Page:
And as I write, I stop thinking and start following the self-imposed rhythm of the words. The cliché is that good stories write themselves, and although this diminishes the role of the writer, I think there’s something to it – that writing, like painting or playing music or any other type of “art” – isn’t a constructive process so much as it’s one of discovery, the way some great sculptors say they are merely removing bits of marble to free the statue that already exists inside the block. Before marijuana, said the cannabis-loving author Norman Mailer, “I’d been someone who wrote for the sense of what I was saying.” After, “I began to write for the sound of what I was writing.” 

While I don’t have the medical background to assess the scientific extent to which cannabis boosts creativity and perceptibility, I can – in my capacity as a journalist and critic – connect my own experiences to relevant concepts of literary theory. In his seminal essay “Art as Device,” the Russian scholar Viktor Shklovsky argued that great works of literature hinged on something he called “estrangement,” which can be loosely defined as an author’s ability to make the familiar unfamiliar, the old new, the ordinary extraordinary – the ability to, in short, describe something as though we are witnessing it for the first time. 

To illustrate what he means with “estrangement,” Shklovsky referred to Kholstomer, a short story by the celebrated author Leo Tolstoy, written from the perspective of a horse, who sees the human world differently from humans. My personal go-to illustration of Shklovsky’s ideas is a different text, also by Tolstoy: the opening paragraph of his final novel Resurrection, which functions as a very literal wake-up call for readers to recognize and celebrate the beauty of the natural world – a beauty ruined by the trappings of modern civilization:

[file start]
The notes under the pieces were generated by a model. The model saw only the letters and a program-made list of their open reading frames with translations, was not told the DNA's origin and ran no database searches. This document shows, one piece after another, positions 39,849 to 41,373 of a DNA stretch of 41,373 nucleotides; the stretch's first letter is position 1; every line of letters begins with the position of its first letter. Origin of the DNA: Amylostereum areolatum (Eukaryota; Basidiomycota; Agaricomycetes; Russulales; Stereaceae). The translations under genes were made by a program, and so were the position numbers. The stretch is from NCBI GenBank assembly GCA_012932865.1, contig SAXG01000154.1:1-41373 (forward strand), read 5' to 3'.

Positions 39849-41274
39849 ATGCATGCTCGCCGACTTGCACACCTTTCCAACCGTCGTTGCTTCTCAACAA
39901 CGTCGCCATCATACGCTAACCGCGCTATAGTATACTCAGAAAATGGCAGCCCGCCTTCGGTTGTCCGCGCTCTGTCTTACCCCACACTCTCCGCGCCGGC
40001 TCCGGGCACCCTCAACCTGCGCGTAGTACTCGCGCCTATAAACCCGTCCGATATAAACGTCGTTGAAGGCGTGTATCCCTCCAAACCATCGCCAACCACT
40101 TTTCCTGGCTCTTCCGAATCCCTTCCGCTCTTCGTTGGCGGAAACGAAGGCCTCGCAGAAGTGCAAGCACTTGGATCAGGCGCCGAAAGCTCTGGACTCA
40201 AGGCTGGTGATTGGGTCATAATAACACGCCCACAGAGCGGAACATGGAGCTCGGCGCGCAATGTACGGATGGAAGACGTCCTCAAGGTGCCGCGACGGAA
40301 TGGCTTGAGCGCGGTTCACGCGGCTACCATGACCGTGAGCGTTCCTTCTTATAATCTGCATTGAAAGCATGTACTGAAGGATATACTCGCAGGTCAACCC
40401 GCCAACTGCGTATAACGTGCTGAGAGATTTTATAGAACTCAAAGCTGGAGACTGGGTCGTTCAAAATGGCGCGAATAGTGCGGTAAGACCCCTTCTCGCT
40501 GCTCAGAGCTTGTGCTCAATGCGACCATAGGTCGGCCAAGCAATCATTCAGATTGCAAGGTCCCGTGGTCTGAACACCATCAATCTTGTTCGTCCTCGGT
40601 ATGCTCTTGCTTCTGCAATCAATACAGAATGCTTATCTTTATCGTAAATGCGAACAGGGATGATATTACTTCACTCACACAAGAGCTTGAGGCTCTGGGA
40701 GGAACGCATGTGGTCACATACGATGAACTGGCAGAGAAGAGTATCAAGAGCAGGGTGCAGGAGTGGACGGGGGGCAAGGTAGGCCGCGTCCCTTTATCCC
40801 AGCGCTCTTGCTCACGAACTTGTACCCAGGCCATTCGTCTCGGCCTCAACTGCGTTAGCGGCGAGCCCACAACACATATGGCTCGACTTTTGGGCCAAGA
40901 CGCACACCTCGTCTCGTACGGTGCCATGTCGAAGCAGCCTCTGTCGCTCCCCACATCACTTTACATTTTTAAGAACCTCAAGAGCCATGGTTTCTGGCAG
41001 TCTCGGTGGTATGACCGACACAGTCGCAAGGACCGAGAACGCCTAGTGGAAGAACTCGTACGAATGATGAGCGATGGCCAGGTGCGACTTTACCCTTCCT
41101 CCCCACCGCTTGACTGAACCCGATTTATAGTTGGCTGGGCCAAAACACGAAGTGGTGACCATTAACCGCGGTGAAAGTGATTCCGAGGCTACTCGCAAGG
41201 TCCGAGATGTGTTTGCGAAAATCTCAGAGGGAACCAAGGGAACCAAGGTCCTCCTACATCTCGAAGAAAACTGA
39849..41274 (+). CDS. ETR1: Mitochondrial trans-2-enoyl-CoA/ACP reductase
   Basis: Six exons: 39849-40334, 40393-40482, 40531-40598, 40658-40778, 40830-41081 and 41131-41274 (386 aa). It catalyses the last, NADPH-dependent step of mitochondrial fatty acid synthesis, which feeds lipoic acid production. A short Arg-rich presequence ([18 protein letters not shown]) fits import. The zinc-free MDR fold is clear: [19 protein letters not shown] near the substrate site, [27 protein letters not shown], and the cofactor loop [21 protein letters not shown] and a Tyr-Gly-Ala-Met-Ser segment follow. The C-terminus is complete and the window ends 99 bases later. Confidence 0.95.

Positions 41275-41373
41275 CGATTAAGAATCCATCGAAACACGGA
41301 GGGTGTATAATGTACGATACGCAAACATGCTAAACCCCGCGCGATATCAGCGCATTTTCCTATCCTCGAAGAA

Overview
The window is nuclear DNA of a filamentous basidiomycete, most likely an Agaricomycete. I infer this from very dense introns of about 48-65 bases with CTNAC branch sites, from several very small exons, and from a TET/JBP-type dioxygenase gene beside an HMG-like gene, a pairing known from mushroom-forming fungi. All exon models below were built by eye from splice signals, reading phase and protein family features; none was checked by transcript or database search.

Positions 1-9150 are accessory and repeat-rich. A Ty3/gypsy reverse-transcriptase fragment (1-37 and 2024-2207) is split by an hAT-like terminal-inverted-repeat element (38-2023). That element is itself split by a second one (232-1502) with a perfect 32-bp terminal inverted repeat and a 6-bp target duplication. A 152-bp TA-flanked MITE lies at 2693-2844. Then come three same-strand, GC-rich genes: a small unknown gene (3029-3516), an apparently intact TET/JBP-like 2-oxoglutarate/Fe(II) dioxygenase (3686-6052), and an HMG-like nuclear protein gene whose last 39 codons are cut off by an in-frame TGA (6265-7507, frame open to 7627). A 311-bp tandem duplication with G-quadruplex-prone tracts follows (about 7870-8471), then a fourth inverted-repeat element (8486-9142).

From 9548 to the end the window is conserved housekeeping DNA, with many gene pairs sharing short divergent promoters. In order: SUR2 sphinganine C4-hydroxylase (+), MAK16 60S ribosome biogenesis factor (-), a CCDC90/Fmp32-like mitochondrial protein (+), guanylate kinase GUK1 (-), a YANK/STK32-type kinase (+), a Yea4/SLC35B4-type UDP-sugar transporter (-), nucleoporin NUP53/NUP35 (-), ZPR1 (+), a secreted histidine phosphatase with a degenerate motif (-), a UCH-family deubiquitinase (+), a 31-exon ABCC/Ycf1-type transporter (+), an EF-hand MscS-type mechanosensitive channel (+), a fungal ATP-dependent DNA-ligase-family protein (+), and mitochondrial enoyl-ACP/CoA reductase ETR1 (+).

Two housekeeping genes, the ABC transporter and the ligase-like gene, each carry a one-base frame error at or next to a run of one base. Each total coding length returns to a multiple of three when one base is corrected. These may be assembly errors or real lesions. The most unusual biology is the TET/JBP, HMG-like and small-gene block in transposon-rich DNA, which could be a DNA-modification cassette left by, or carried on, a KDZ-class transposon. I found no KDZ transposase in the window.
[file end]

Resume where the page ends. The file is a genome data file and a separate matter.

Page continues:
“Though men in their hundreds of thousands had tried their hardest to disfigure that little corner of the earth where they had crowded themselves together, paving the ground with stones so that nothing could grow, weeding out every blade of vegetation, filling the air with the fumes of coal and gas, cutting down the trees and driving away every beast and every bird – spring, however, was still spring, even in the town. The sun shone warm, the grass, wherever it had not been scraped away, revived and showed green not only on the narrow strips of lawn on the boulevards but between the paving-stones as well, and the birches, the poplars and the wild cherry-trees were unfolding their sticky, fragrant leaves, and the swelling buds were bursting on the lime-trees; the jackdaws, the sparrows and the pigeons were cheerfully getting their nests ready for the spring, and the flies, warmed by the sunshine, buzzed gaily along the walls. All were happy – plants, birds, insects and children. But grown-up people – adult men and women – never left off cheating and tormenting themselves and one another. It was not this spring morning which they considered sacred and important, not the beauty of God’s world, given to all creatures to enjoy – a beauty which inclines the heart to peace, to harmony and to love. No, what they considered sacred and important were their own devices for wielding power over each other.”

Tolstoy wasn’t the first to make this point. Mankind has heard it millions of times before, from spiritual scriptures to modern-day self help books. And yet, Tolstoy’s language and examples present it in an entirely new light, turning a tired cliché back into an original revelation, into a reminder of something we already knew, but which overexposure has caused us to forget in much the same way that we do not notice the tip of our own nose poking out between our eyes unless we pay express attention to it. 

Smoking weed isn’t dissimilar from feeling estranged. When you’re high, food you have eaten a million times before suddenly tastes like you’re eating it for the first time, movies you have seen over and over receive new meaning, and places you visit on a regular basis – a coffee shop, a bar, a club – feel utterly alien. Not because they are, but because you become receptive to stimuli your tired old brain would normally filter out. 

Being high, to me, has always reminded me of what it felt like being a child, discovering the world for the first time. There was an intensity to everyday existence that faded away with age and experience, as the new became old, the unfamiliar familiar, the extraordinary ordinary. The job of a writer – or any artist for that matter – is to recapture that intensity and freshness, and weed can help with that.